Mortimer Downey, head of the D.C. Metro board's safety committee, has a request for D.C. Metrobus passengers. "Keep your eyes open," he said. "If you see the driver nodding off, speak to her or him. Help us out."
We wish we could say that was a joke, but no, that was his actual advice to passengers, according to The Washington Examiner's Kytja Weir. As she reported Thursday, 67 bus drivers have been caught napping on the job in a 19-month period.
It's been a consistent problem. Last year, The Examiner reported that 87 MetroAccess drivers were also caught falling asleep on the job during the previous three years. Four drivers were caught asleep multiple times in the same day.
And, no, we don't mean they were caught napping in a break room while on the clock. These were cases of people nodding off while behind the wheel of a bus. They were caught by automatic cameras in the buses that are activated by sudden movements like sharp swerves or hard braking.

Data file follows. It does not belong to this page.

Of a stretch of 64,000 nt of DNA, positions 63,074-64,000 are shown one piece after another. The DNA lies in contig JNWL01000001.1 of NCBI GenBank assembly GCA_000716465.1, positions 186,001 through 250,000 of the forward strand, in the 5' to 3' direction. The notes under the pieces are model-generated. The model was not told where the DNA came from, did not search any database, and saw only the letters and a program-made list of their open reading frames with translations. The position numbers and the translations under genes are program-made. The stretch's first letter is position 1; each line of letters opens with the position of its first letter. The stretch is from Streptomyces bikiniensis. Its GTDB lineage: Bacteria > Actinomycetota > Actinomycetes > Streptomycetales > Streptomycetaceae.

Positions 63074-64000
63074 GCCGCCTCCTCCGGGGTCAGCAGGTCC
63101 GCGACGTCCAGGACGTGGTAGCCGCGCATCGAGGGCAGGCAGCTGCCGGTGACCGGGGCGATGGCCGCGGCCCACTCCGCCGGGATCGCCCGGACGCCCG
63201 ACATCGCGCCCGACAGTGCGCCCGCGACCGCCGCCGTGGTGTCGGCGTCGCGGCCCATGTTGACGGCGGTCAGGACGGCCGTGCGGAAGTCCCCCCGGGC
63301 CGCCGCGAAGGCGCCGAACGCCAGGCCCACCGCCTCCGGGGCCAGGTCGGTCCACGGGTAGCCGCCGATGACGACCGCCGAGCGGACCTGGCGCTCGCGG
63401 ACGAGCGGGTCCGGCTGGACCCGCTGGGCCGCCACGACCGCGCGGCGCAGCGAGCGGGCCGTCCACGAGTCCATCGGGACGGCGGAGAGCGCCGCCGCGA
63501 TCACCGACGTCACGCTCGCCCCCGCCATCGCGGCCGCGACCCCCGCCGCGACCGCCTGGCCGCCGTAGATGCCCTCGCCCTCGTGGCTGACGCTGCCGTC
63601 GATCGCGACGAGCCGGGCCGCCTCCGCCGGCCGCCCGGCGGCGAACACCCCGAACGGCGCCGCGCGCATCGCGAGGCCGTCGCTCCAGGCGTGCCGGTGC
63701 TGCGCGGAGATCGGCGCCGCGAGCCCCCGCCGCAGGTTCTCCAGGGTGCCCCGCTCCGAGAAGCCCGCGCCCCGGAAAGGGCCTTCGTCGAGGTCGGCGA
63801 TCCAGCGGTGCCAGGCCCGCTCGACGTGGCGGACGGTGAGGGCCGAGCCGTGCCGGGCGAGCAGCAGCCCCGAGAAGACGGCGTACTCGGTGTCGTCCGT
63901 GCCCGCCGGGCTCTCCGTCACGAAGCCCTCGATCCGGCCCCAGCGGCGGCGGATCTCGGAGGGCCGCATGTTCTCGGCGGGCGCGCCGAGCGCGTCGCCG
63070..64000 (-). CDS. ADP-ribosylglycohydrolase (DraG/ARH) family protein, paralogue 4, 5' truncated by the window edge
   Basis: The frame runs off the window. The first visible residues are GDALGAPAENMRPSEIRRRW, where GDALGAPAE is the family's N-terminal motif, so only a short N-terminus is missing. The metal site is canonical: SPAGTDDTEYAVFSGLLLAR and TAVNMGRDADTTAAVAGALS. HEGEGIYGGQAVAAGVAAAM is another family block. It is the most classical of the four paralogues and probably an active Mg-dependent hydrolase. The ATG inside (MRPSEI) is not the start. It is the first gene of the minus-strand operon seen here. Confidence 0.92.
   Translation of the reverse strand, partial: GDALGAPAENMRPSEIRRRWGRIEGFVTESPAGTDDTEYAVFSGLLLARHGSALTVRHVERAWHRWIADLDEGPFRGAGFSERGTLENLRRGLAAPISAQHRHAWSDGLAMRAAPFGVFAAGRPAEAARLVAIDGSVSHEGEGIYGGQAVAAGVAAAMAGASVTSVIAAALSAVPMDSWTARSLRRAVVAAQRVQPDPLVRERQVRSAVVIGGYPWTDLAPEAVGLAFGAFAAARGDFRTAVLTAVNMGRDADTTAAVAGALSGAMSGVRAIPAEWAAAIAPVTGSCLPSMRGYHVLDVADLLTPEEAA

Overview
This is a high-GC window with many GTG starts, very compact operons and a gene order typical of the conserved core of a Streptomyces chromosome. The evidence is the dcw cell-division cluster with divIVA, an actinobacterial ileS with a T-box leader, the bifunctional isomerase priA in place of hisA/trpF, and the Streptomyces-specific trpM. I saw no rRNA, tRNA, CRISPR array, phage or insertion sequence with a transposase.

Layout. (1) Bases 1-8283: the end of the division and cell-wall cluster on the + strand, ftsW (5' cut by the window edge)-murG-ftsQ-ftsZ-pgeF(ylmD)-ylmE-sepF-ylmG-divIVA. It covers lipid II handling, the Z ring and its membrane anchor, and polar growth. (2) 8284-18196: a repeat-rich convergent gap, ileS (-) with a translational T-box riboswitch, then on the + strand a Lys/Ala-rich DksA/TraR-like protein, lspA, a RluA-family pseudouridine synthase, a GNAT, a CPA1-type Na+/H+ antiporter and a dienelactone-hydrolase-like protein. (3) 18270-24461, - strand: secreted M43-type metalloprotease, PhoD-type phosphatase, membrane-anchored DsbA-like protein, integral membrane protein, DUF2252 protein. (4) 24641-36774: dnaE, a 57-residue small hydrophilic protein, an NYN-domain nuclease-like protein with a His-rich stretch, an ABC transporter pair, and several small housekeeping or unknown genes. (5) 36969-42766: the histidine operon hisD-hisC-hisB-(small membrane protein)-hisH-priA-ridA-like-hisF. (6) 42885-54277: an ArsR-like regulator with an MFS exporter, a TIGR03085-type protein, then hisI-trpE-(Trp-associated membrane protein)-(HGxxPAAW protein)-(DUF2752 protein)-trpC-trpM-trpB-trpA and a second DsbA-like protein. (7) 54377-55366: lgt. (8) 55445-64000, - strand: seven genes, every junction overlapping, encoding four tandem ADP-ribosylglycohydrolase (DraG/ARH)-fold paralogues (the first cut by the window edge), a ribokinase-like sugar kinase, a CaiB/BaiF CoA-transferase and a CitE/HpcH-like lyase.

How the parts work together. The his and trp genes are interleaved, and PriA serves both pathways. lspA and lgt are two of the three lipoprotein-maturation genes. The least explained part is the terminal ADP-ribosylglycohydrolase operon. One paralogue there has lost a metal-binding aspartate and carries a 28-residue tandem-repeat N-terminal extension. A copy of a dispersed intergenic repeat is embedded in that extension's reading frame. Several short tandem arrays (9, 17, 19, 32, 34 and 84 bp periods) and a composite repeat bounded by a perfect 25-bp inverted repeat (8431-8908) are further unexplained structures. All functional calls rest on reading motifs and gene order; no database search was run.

Only one of the 67 drivers received any disciplinary action. Otherwise, they received "coaching." That was the case with the MetroAccess drivers, too.
These are, mind you, just the cases we have evidence for. Who knows how many times drivers nodded off but recovered before they had to slam on the brakes?
The culprit appears to be simple fatigue. About half of the 67 cases occurred while the drivers were working 16-hour swing shifts. A July report by Metro and the Tri-State Oversight Committee, an outside safety group, found 146 cases of drivers logging 16-20 hours in a day. Some regularly put in more than 40 hours of overtime a week. Those gargantuan amounts of overtime explains how more than 300 Metro employees boosted their base paychecks by $40,000 or more in 2010. This is, as the saying goes, "an accident waiting to happen" that is also blowing holes in Metro's budget.
The agency has been negotiating with the drivers' union to limit these hours. Downey has said he may unilaterally limit them if the negotiations continue to go nowhere. We recommend he do so immediately. That or start putting up signs on the buses that say: "Please ask the driver, 'Are you awake?' "